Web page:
The official topographic mapping authority in Italy is the Istituto Geografico Militare (IGMI), Florence. IGMI originated in 1861 as the Ufficio Tecnico dello Stato Maggiore Italiano, and assumed its present name in 1882. The contemporary topographic map series are at scales of 1:25,000, 1:50,000 and 1:250,000.
Originally, the basic mapping scale of 1:25,000 was intended only for the more important regions, with 1:50,000 being used for the remainder of the country; but subsequently the 1:25,000 scale series was extended to form the basic scale map for the whole country. The earliest sheets appeared from 1879, and the series was completed in 1966 in 3,545 sheets, or tavolette. These sheets have appeared in various versions: early sheets were monochrome, but the more recent ones were printed in three and later five colors, and those surveyed after 1935 were compiled photogrammetrically. However, many sheets became very dated, and in the 1960s, it was decided to begin a new series at the scale of 1:50,000 to serve as a definitive and more up-to-date national base map. This series now covers about 60 percent of the country. The 1:50,000 scale sheets (fogli) each cover 20′ longitude and 12′ latitude, and are printed in five colors. Relief is shaded, with contours at 25 m intervals, and the projection is UTM, based on the International ellipsoid. There is a three-color version of this map (Series 50/L) without relief shading but with administrative boundaries overprinted in violet.
In the 1980s it became clear that the scale of 1:50,000 was inadequate for many purposes, and so a new 1:25,000 scale series was initiated. The progress of this series has been rapid and it is being used to derive new 1:50,000 scale sheets with the aim of completing both series as soon as resources will allow. Some of the work has been contracted out to private companies. Sheets in the new 1:25,000 scale series have a different format from the tavolette, but are consistent with the 1:50,000 scale sheet system, each covering an area of 10′ longitude by 6′ latitude, i.e. one-quarter the area of land covered by a 1:50,000 scale sheet. This map is also cast on the UTM projection, International ellipsoid. Printing is in four colors with contours at 25 m intervals. In the Italian Alps a few 1:25,000 scale sheets have been published in a special edition with relief shading.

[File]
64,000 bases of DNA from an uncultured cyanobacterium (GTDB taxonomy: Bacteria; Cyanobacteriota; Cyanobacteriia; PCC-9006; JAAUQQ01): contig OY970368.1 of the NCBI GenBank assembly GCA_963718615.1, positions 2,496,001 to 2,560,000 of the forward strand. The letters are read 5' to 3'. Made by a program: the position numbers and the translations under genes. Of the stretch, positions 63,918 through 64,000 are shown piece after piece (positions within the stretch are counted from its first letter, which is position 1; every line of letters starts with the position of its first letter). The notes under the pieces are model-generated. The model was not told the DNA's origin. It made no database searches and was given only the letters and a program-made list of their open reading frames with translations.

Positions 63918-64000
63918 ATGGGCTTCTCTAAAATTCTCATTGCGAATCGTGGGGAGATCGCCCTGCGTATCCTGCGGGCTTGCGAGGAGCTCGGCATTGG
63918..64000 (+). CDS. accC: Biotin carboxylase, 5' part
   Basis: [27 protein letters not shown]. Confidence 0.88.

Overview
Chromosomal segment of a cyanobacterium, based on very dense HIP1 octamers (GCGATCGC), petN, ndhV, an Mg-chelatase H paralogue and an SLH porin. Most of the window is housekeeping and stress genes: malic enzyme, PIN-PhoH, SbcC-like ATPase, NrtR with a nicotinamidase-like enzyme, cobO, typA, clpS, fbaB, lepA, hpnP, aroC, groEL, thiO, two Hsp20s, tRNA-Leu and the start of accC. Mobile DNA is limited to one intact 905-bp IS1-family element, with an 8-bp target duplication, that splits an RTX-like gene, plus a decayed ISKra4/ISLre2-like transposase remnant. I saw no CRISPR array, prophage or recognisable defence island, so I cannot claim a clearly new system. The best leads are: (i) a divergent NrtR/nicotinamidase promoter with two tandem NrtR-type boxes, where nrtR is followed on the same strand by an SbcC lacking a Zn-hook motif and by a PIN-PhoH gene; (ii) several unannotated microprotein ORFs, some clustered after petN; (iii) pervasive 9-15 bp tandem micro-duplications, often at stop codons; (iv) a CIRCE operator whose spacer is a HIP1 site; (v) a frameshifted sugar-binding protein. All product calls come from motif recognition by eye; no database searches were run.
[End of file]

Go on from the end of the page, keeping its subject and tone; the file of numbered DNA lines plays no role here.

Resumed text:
Contemporary with the earlier 1:25,000 series there was a 1:100,000 scale series in 278 sheets (Series 100/V), completed in 1921, with early sheets printed in three and later ones in five or seven colors. It has also been published in editions with and without shaded relief. This map has not been updated since 1970, but sheets remain in print and the series has remained in use as the basis for the geological series at this scale and for an administrative boundary edition (Series 100/L), in which the provinces and communes and their administrative centres are shown in violet against a brown background. A few sheets have also been published in an archaeological edition.
The former Carta stradale d’Italia 1:200,000 (Series M594) has not been revised since 1964, although the series is still available. It has effectively been superseded by a series of 1:250,000 scale regional maps in 15 sheets, and all but one (Sardinia) have been published. The maps are printed in 13 colors with shaded relief and a 100 m contour interval. Regional and provincial boundaries are shown, and road distances given in kilometers. There is also a set of aeronautical charts at 1:250,000 scale in both the JOG (Joint operations graphic) ‘Ground’ and ‘Air’ specifications, and a set of ICAO charts at 1:500,000 scale. Aeronautical information is supplied by the Centro Informazioni Geotopografiche Aeronautiche (CIGA).
Smaller scale series are the 1:500,000 scale (World series 1404) in 14 sheets on a Lambert conformal conic projection and the 1:1,000,000 (World series 1301) in six sheets.
The contemporary map series have integral map covers which are color coded according to scale. Thus the 1:50,000 scale has an orange cover, while the 1:25,000 is azure, the 1:100,000 sepia and the 1:250 000 grey.